The Life-Changing Secret of Embracing Your Discomfort Zone (Embraces Ambiguity & Change)


I was 29 minutes into a 50-minute Cycle-Spin class, plugging away at an extremely heavy mountain climb when I first felt the urge to quit. My heart was pounding, my legs quivering with every pedal push, as I pondered doing this for another exhaustive, sweaty 21 minutes. I wasn’t feeling it. No perfect music beat or flashy disco lights were going to trick me into amping up my performance. In the cool darkness of the spin studio, I was anonymous. I could just stop pedaling, unclip my shoes and walk out. No one would know who I was or even care. It wasn’t my first class. In fact, I had been consistently showing up at least twice a week for the last few months. But on that day, I thought I was just done. I wanted to give myself permission to quit. I rationalized. I had completed at least half the class. I must not have been properly hydrated. There was always tomorrow.

At that moment, the potentially psychic ( or psycho-depending on the day) instructor spoke into her microphone above the blaring downbeat and said “Don’t you dare quit on me now. You are in the Zone of Discomfort. You don’t have to go any faster or spin any harder, but you absolutely must not slow down or stop. The Zone of Discomfort is where the change happens.”

Sappy motivational coaching lingo aside, what she said hit my brain like a lightning bolt. I just needed not to stop. For another 15 seconds. And then another 15 seconds more. Soon my 21 minutes was 18, then 12, then 7…then we were done.  I finished what I had set out to do. I felt great, I was glad I didn’t quit.

I wish I could say that each spin class after that has found me spinning my way with less pain, discomfort or more ease. It doesn’t. In fact, it is hard every time I do it. The change that she spoke of, however, has made it easier for me to push past that discomfort zone. Each time I “don’t quit” I teach my body, and most importantly my brain, that I can push through it. Each step that I commit past that zone reinforces my commitment and most importantly, my confidence.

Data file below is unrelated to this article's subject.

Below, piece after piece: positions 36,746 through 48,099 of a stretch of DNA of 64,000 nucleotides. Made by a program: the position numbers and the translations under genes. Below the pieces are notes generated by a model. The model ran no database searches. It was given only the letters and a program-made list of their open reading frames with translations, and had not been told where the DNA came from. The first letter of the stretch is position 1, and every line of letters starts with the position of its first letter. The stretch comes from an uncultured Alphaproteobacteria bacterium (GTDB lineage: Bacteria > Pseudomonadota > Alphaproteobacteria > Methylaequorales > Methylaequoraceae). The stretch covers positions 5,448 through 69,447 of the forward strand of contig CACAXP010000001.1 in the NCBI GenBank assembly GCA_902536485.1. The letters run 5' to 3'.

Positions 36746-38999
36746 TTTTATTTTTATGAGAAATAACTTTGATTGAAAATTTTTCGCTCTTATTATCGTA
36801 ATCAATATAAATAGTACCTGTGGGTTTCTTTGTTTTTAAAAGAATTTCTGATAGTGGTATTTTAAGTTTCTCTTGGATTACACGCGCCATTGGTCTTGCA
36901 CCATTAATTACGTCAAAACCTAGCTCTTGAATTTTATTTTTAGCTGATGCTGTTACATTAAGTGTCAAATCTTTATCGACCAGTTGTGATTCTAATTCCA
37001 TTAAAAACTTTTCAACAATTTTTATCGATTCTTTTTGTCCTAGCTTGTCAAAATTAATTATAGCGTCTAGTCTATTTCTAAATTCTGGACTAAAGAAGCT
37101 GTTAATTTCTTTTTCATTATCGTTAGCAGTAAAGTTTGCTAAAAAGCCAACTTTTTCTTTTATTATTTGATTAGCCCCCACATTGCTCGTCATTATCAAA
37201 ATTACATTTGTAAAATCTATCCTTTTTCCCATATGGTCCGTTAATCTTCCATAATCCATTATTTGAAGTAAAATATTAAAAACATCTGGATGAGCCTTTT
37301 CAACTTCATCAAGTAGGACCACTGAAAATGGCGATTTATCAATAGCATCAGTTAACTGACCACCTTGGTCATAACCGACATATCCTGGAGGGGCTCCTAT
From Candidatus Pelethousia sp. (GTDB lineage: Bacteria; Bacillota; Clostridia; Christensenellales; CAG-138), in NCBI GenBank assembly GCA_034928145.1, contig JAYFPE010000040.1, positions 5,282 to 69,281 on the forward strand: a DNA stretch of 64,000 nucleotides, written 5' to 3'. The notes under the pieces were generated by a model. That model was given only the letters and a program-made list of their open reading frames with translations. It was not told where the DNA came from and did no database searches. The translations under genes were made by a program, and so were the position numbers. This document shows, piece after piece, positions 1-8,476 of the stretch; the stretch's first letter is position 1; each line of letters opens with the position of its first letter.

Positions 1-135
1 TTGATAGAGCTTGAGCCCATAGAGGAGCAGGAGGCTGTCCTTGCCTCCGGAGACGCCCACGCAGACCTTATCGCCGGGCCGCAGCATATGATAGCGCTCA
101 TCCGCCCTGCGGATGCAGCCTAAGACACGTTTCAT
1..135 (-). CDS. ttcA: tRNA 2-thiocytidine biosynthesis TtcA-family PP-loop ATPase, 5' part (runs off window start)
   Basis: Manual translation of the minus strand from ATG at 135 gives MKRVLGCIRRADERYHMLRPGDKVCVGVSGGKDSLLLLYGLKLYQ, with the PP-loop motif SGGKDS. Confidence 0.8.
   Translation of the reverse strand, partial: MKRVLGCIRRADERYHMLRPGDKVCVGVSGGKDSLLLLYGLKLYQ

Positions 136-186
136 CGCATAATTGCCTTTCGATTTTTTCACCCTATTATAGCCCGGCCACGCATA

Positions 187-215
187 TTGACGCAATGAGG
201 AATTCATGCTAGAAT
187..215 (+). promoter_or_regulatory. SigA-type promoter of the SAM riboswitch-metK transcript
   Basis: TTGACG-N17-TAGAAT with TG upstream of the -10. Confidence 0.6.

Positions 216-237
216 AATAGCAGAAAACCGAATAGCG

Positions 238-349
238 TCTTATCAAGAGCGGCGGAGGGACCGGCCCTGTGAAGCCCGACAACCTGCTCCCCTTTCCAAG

Life is full of Discomfort Zones. Whether being taxed by challenging situations at work, or pushing through daily goals to grow myself, each moment where I mentally or physically hit that painful point, I have a choice. I can find 5-10 excuses why “not today” or “I will tomorrow” but the bottom line is each time I step off that pedal and slow down I teach myself that it is ok to stop. It is ok to choose comfort over discomfort. While there is certainly an understandable day and time where one must take the foot off the gas and coast for a while, developing a pattern of staying comfortable will not help you grow. You may remain on the bike, but you will not change. You will not get better. You will not realize your full potential.

Each pivotal point in my life where the profound change happened was always superseded by entering a Zone of Discomfort. Each challenge, whether instituted by external or internal forces, provided an opportunity for me to clip out, step off and choose to tackle another day. More often than not, when I chose to slip out of play, I regressed. I stalled. It was only when I just focused on not stopping and embracing the discomfort that I found the reward on the other side.

Sometimes this change was immediate, and sometimes it was YEARS later. Finding the where-with-all to postpone gratification was often challenging and led me to wonder what-the-heck-was-I-thinking knee deep in the discomfort zone.